Here's a mind-bender: "This statement is false." If you think it's true, then it must be false, but if you think it's false, it must be true. Now that's a paradox!

A paradox is a logical puzzler that contradicts itself in a baffling way. "This statement is false" is a classic example, known to logicians as "the liar's paradox." Paradoxical statements may seem completely self-contradictory, but they can be used to reveal deeper truths. When Oscar Wilde said, "I can resist anything except temptation," he used a paradox to highlight how easily we give in to tempting things while imagining that we can hold firm and resist them.

Definitions of paradox
  1. noun
    (logic) a statement that contradicts itself
    “`I always lie' is a paradox because if it is true it must be false”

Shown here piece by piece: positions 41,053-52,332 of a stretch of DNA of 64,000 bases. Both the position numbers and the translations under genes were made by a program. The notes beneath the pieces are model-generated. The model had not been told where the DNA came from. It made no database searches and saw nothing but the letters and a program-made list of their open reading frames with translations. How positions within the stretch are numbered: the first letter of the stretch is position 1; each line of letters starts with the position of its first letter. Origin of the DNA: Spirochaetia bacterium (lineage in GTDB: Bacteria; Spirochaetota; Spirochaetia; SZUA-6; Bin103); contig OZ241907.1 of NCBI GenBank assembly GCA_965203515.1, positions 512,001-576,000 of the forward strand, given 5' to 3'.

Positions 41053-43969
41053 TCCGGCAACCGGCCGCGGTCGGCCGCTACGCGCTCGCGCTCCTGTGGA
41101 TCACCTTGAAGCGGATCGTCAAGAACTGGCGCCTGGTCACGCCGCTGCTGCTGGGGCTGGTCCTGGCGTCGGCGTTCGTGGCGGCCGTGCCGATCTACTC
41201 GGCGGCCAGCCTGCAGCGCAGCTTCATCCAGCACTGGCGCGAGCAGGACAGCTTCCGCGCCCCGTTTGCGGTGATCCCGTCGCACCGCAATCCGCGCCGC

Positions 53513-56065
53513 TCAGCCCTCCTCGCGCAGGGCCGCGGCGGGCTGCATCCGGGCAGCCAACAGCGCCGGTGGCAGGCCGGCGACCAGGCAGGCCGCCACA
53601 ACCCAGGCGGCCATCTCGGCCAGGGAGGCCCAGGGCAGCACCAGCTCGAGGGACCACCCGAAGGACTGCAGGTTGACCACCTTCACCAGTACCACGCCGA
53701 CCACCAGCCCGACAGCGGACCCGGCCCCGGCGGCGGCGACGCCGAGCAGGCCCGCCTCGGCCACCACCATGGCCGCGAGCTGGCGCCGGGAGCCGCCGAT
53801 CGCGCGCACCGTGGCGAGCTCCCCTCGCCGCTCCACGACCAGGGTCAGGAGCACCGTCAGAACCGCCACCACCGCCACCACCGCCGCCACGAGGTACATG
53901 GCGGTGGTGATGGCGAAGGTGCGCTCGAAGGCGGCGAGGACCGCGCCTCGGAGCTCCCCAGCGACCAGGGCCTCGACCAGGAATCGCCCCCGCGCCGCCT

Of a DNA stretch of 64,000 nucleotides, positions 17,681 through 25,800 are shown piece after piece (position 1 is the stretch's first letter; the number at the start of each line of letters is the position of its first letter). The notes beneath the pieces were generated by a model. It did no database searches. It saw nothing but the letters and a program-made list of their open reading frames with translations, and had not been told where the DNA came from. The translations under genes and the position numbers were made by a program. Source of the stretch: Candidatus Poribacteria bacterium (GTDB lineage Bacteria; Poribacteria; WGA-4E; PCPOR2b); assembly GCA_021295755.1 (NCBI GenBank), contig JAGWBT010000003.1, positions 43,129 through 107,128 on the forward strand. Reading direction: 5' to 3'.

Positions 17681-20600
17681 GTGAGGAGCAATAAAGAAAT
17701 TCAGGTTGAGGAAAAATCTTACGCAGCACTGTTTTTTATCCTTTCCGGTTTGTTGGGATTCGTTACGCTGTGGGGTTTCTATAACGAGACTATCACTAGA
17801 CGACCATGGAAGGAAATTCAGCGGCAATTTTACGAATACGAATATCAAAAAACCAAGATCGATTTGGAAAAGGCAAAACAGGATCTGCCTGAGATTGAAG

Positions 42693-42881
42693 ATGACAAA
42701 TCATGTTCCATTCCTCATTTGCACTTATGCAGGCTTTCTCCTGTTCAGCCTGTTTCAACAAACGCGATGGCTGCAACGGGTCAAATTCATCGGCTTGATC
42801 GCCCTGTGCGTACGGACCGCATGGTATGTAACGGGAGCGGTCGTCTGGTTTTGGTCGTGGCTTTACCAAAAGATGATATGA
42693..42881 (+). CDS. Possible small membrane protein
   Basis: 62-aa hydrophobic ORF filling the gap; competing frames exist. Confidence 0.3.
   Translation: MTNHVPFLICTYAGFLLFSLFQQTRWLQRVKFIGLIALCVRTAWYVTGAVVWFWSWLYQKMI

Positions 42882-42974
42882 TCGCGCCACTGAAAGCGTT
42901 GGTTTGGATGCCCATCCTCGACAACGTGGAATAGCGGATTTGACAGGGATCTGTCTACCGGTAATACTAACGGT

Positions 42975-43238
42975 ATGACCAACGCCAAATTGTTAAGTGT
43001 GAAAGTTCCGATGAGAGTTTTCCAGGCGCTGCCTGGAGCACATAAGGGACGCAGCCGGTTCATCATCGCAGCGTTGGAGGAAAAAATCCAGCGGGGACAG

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    type of:
    contradiction, contradiction in terms
    (logic) a statement that is necessarily false
  2. noun
    someone or something that seems to have contradictory qualities
Commonly confused words

paradox / oxymoron

A paradox is a logical puzzle that seems to contradict itself. No it isn't. Actually, it is. An oxymoron is a figure of speech — words that seem to cancel each other out, like "working vacation" or "instant classic."

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